Open government and reporters groups described the ruling against the Argus Leader newspaper as a setback, but it was not clear how big its impact will ultimately be.
The paper was seeking to learn how much money goes annually to every store nationwide that participates in the government's $65 billion-a-year food assistance program, previously known as food stamps.
Reporters at the paper, which is owned by USA Today publisher Gannett, asked the federal government in 2011 to provide information about the Supplemental Nutrition Assistance Program. Officials initially declined to provide all the information reporters were seeking. In response, the paper sued, arguing that the store-level data the government declined to provide is public and shows citizens how the government is spending their tax money.
The government lost in a lower court and decided not to appeal. But a supermarket trade association, the Virginia-based Food Marketing Institute, stepped in to continue the fight with the backing of the Trump administration, arguing that the information is confidential and should not be disclosed.
Justice Neil Gorsuch wrote for a six-member majority of the court that at "least where commercial or financial information is both customarily and actually treated as private by its owner and provided to the government under an assurance of privacy," the information should not be disclosed. He said the SNAP data qualified.
Justice Stephen Breyer wrote in a dissent joined by justices Ruth Bader Ginsburg and Sonia Sotomayor that he feared "the majority's reading will deprive the public of information for reasons no better than convenience, skittishness, or bureaucratic inertia."
The Food Marketing Institute said in a statement that it believes the ruling will "protect private financial information today and in the future."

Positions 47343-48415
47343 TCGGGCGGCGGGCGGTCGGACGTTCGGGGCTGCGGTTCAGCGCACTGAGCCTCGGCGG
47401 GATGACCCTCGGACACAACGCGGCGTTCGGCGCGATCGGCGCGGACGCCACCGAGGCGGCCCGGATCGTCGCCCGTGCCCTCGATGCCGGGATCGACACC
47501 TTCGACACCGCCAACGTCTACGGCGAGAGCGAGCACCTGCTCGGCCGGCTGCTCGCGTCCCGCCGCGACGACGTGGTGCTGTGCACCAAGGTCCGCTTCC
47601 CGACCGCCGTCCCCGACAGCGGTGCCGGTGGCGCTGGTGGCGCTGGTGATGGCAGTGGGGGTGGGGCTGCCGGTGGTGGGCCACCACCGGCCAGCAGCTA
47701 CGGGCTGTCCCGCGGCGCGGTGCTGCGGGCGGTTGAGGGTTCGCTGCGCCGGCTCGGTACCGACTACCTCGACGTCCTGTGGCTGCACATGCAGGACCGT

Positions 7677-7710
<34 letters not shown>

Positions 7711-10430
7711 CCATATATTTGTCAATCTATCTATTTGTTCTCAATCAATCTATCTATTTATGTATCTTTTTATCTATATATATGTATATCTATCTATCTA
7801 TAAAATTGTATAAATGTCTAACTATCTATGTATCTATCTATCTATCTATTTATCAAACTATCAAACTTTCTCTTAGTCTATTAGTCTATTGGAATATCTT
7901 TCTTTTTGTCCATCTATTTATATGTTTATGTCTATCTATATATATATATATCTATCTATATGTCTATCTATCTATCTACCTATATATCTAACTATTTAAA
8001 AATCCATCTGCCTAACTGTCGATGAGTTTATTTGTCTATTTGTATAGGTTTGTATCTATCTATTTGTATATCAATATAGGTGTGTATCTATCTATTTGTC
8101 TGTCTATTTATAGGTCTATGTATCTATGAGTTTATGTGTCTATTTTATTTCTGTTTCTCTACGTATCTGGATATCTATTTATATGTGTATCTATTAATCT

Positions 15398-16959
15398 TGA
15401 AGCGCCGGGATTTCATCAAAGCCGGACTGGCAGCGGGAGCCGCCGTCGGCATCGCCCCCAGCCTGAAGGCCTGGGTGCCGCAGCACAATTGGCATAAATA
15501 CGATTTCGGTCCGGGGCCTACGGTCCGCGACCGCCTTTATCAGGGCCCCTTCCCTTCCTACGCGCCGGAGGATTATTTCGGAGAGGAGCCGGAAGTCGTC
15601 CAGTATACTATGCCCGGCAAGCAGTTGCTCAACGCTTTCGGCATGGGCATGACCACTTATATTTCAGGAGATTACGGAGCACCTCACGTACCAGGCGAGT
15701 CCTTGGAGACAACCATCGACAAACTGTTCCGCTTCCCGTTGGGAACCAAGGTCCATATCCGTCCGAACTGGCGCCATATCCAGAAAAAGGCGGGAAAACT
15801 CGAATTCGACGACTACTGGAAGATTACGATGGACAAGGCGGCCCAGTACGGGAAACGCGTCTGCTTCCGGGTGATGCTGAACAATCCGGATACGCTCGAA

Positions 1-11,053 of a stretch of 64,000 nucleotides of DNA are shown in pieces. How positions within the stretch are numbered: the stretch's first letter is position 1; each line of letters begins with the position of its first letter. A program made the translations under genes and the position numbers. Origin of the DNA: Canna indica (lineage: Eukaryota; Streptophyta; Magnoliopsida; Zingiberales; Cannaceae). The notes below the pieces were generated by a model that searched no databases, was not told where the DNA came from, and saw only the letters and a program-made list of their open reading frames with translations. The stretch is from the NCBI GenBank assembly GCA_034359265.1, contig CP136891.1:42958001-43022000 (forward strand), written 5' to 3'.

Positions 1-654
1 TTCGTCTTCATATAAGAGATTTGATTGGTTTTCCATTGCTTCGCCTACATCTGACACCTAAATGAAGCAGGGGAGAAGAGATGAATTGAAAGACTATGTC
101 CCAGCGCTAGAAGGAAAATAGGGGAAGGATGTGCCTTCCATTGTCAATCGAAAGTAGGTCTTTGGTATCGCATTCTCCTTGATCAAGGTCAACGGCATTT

Maribel Wadsworth, president of the USA Today Network, said in a statement that the decision "effectively gives businesses relying on taxpayer dollars the ability to decide for themselves what data the public will see about how that money is spent." She called it a "step backward for openness."
The case has to do with the Freedom of Information Act. The act gives citizens, including reporters, access to federal agencies' records with certain exceptions. A section of the law tells officials to withhold "confidential" ''commercial or financial information" that is obtained from third parties and in the government's possession. The question for the court was when information provided to a federal agency qualifies as confidential.
Previously, lower courts had said that information couldn't be found to be confidential unless disclosing it was likely to cause "substantial" competitive harm. The Supreme Court rejected that reading.
The Associated Press was among dozens of media organizations that signed a legal brief supporting the Argus Leader.
The case is Food Marketing Institute v. Argus Leader Media, 18-481.
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